Need for Strategy: In my view, maintaining a viable talent strategy to assess staff and management personnel is a board responsibility, albeit one that is often ignored. The latter stems from the constant turnover of nonprofit directors whose median term of service is 4-6 years—hardly a lifetime commitment. Like for-profit directors whose focus is on quarterly earning results, their nonprofit counterparts are likely more interested in resolving current problems than in building sufficient bench strength for the organization’s long-term sustainability.

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Dysfunctional Levels in Nonprofit Boards & Organizations.

 

Dysfunctional Levels in Nonprofit Boards & Organizations.

By: Eugene Fram

Article and studies from a Google search on “Dysfunctions in Nonprofit Boards & Organizations,” yields 4,330,000 items in .53 of a second. These items show dysfunctions on charter school boards, church boards, healthcare boards, trade associations, human services boards etc.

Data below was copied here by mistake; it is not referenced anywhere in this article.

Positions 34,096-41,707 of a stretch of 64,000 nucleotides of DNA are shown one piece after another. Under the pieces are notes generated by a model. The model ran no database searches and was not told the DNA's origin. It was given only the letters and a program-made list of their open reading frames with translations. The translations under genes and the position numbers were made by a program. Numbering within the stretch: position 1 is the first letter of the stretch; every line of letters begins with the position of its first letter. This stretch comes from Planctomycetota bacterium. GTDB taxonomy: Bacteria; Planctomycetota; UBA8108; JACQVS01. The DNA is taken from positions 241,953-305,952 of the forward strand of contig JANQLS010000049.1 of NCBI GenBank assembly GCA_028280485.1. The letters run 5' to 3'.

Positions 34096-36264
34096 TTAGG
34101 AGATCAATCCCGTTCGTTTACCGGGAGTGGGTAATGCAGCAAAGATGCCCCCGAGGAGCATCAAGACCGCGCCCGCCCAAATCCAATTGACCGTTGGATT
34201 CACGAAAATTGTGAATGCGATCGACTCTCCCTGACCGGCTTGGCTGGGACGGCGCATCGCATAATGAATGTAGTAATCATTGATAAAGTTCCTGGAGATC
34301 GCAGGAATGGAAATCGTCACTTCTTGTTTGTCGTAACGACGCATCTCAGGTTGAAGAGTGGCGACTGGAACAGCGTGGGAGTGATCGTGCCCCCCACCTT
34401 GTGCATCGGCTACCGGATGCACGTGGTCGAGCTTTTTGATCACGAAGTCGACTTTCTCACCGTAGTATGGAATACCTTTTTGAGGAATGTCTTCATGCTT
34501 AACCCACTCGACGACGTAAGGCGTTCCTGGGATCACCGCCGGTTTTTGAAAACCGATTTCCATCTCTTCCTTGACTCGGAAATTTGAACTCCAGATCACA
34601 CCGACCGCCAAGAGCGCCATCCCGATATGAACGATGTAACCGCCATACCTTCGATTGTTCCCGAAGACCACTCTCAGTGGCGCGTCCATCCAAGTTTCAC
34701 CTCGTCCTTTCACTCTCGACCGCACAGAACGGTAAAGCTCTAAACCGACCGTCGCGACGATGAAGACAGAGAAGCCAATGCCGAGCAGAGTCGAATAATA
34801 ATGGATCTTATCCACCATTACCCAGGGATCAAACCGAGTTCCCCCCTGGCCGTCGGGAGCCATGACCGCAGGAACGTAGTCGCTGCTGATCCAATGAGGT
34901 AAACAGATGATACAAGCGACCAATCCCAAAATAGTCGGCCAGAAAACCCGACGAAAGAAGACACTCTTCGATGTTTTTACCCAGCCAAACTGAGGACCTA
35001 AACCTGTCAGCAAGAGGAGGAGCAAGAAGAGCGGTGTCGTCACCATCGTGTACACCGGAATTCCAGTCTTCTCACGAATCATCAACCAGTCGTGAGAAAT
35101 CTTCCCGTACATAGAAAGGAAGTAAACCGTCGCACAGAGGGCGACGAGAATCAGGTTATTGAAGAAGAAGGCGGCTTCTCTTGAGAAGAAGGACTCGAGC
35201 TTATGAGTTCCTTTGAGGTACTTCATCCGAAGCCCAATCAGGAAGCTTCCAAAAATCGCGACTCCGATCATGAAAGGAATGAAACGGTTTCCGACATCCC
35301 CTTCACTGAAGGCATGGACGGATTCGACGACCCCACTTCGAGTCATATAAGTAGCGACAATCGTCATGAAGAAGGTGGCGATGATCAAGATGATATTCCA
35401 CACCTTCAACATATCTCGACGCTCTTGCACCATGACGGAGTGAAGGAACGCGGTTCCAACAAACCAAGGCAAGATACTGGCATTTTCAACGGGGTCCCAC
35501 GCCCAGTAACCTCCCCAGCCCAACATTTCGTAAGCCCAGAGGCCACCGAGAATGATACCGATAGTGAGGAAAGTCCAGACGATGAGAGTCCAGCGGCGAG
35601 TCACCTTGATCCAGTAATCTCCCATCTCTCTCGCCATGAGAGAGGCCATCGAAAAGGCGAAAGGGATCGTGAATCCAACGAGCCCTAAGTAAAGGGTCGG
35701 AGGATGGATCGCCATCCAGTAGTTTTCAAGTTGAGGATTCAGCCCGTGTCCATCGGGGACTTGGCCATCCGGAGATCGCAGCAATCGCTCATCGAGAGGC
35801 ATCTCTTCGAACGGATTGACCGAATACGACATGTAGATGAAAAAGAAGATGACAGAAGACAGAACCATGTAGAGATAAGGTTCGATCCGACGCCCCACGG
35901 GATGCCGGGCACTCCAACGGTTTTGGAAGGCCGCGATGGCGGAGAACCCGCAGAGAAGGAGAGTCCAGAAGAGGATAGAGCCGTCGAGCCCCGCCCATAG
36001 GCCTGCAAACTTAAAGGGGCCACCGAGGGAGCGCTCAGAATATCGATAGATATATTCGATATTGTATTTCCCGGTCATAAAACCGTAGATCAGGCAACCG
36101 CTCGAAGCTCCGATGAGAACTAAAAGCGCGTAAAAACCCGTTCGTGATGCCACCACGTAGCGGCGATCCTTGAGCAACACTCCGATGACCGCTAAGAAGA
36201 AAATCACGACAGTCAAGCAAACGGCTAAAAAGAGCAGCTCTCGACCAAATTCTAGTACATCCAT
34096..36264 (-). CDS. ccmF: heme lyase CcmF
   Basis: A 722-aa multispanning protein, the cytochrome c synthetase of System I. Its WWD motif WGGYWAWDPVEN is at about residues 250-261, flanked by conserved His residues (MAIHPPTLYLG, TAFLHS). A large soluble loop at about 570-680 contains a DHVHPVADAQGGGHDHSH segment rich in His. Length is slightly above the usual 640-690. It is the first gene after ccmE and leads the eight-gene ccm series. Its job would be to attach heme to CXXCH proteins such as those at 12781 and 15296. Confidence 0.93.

Rick Moyers, a well-known nonprofit commentator and nonprofit researcher, concluded:

“A decade’s worth of research suggests that board performance is at best uneven and at worst highly dysfunctional. ….. The experiences of serving on a board — unless it is high functioning, superbly led, supported by a skilled staff and working in a true partnership with the executive – is quite the opposite of engaging.”

These data and comments can lead one to conclude that all nonprofit boards are dysfunctional. I suggest that nonprofit boards can generate a range of dysfunctional behavioral outcomes, but the staff can muddle through and continue to adequately serve clients. (more…)

Can A Nonprofit Organization Have An Operational President/CEO & An Executive Director?

Can A Nonprofit Organization Have An Operational President/CEO & An Executive Director?

By: Eugene H. Fram

Yes, if the organization has the following structure:

Board With A Volunteer Chairperson
Full-time President/CEO With Full Authority for Operations
Executive Director for Division A
Executive Director for Division B